Thoughts On The State Of The Fitness Industry

by Chris on October 29, 2010

There are a lot of great things about the health and fitness industry. Obviously, I enjoy being a part of it, otherwise I wouldn’t be. I am always meeting and networking with other fitness professionals or enthusiasts who love to help other people get healthier and stronger. Like most people though, I have a bunch of issues with some of the things that take place in this industry. Since I like pretending that anyone cares about my opinion, here are a few:

Certifications – Everytime I turn around there is a new certification being offered for something. I don’t even know how many personal training certifications are out there at this point, but suffice it to say there are a lot. That’s not counting specialty certifications like kettlebells, nutrition, corrective exercise, etc.

Here’s the problem: there is often too much emphasis on certification. What is a certification really? All a certification does is verify that someone has met the minimum requirement to be certified. A certification doesn’t make you a good trainer. I have seen lots of certified trainers who don’t know shit. Now does that mean a certification means nothing? Absolutely not. Having a quality certification shows that someone cared enough to pursue proper education, makes a good impression and shows that the person has at least some basic knowledge. I am a proudly certified trainer through the American College of Sports Medicine, widely considered the gold standard in PT certification. Does that make me a good trainer? No, constantly pursuing new knowledge makes me a good trainer. So for those of you out there who are in the market for a trainer, here are some tips: ask about the trainer’s experience and what they have done to further their education since getting certified. I know too many trainers who get certified and then decide they don’t need to learn anything new, or they only learn about what’s trendy. Certification is only the beginning. I’m sick of people arguing over which is the “best”.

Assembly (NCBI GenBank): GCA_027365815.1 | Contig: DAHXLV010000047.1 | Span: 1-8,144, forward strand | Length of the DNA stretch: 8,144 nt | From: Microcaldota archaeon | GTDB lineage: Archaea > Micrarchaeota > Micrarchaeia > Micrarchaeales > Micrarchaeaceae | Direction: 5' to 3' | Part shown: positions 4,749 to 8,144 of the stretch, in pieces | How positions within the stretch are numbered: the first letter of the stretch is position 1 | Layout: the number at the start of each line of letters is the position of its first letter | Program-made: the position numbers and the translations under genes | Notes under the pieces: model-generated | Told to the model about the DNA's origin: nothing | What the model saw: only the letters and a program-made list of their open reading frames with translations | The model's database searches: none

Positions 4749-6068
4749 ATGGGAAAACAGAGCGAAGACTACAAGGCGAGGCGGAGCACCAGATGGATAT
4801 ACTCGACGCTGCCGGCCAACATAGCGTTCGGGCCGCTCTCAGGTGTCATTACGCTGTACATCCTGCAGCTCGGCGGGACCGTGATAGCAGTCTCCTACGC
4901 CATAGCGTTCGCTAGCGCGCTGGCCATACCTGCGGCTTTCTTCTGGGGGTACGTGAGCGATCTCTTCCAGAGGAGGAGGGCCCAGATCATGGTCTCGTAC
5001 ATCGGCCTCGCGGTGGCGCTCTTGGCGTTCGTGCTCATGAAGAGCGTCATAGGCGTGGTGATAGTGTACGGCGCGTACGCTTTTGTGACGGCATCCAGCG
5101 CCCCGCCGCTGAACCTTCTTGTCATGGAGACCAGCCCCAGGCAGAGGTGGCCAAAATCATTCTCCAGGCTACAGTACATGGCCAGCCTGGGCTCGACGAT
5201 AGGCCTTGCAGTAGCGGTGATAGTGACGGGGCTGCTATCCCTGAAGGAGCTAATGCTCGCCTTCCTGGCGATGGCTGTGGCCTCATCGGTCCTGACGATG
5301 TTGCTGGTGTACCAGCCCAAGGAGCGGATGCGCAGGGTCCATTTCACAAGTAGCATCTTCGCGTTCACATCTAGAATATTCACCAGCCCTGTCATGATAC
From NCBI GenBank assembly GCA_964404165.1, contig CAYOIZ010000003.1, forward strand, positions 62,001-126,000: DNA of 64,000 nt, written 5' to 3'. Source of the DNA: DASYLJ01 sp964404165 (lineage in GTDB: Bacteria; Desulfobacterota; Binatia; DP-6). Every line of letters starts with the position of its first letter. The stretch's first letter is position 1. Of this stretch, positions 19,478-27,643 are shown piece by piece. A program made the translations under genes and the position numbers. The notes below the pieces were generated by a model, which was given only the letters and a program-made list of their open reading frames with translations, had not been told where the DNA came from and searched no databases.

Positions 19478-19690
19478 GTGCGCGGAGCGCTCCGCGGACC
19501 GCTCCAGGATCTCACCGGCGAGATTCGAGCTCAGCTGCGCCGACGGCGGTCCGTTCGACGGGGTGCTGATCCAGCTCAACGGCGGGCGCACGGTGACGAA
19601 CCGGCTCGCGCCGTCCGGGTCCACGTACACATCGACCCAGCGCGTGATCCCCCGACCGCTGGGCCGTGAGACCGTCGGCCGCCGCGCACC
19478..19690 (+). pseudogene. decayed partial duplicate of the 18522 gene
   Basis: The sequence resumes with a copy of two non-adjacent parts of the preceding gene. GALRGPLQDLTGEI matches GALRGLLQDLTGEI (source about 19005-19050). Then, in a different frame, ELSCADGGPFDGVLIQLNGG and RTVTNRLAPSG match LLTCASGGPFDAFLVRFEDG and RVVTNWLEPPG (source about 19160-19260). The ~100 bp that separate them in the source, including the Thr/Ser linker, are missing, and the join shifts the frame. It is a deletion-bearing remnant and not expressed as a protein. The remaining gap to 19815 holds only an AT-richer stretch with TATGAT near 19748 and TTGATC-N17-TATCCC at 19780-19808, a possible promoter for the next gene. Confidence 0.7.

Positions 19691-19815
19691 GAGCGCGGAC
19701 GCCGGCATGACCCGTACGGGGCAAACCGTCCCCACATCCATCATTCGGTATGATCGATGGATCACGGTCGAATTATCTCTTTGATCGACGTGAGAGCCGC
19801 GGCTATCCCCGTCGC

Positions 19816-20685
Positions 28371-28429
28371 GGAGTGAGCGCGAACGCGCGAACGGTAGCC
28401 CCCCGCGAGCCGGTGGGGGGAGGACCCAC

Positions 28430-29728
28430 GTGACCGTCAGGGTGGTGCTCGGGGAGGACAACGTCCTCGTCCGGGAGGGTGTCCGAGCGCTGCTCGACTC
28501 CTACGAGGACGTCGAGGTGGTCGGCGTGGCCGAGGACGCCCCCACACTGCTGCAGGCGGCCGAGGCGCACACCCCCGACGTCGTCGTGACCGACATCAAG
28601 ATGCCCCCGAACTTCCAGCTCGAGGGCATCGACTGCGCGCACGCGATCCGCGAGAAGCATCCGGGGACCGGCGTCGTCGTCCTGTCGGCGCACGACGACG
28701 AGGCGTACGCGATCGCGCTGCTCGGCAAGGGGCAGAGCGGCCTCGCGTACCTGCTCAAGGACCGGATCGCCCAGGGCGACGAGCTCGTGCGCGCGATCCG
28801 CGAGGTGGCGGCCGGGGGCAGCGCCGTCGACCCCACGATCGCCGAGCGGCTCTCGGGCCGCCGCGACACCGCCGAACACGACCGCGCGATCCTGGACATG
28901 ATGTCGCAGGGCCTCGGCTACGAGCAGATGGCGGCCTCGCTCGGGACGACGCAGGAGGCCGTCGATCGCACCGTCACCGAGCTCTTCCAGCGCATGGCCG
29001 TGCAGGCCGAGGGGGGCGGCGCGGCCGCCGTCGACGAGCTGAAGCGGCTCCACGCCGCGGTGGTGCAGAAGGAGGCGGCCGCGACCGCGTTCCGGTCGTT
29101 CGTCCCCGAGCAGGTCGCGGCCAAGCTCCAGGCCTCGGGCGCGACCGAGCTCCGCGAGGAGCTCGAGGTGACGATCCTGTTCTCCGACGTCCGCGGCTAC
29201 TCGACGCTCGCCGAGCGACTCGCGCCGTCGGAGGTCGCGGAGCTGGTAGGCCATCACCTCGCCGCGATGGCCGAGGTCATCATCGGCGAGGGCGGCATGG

While I’m on the subject of certification, I’m sick of kettlebell instructors complaining about trainers who use kettlebells without being kettlebell “certified”. I can almost feel the hate mail coming my direction already, but hear me out.

I am not saying trainers shouldn’t pursue the education to use a KB properly. That goes without saying. However, a kettlebell is only a tool, and as an educated trainer, it is entirely within their purview to use kettlebells if they can use the exercises correctly. Here’s a thought: maybe more trainers would get kettlebell certified if some of the damn workshops didn’t cost 2-freakin-grand. Stop telling trainers they shouldn’t be using kettlebells unless they attend a weekend workshop on how to use them. That’s like saying you shouldn’t even think about using Olympic lifts or their progressions if you aren’t USAW certified. Or the TRX if you aren’t certified on that. Get over it. Competence is key. If a non-RKC trainer can effectively and safely use kettlebells, then they by all means should.

Whose Program Is Best? – This is another one that really gets me. I understand everyone wants to have the business edge, but let’s squash this right now: there is no perfect program. Some work better than others, some don’t, but most work fine. Enough is enough. I don’t care if you use Westside, 5/3/1, Strongman, EDT, Crossfit, Biofeedback and Gym Movement or whatever else is out there. Obviously all these programs are out there for a reason: someone, somewhere has gotten results from them. What program is best? The one that you will be able to stick to and gets you results. The infighting and trash talking by some coaches is disgusting and embarrassing. Sometimes some of you remind me of children: “Mine is better!” “No, MINE is better!” Get over yourselves and start focusing on what is going to make your clients better.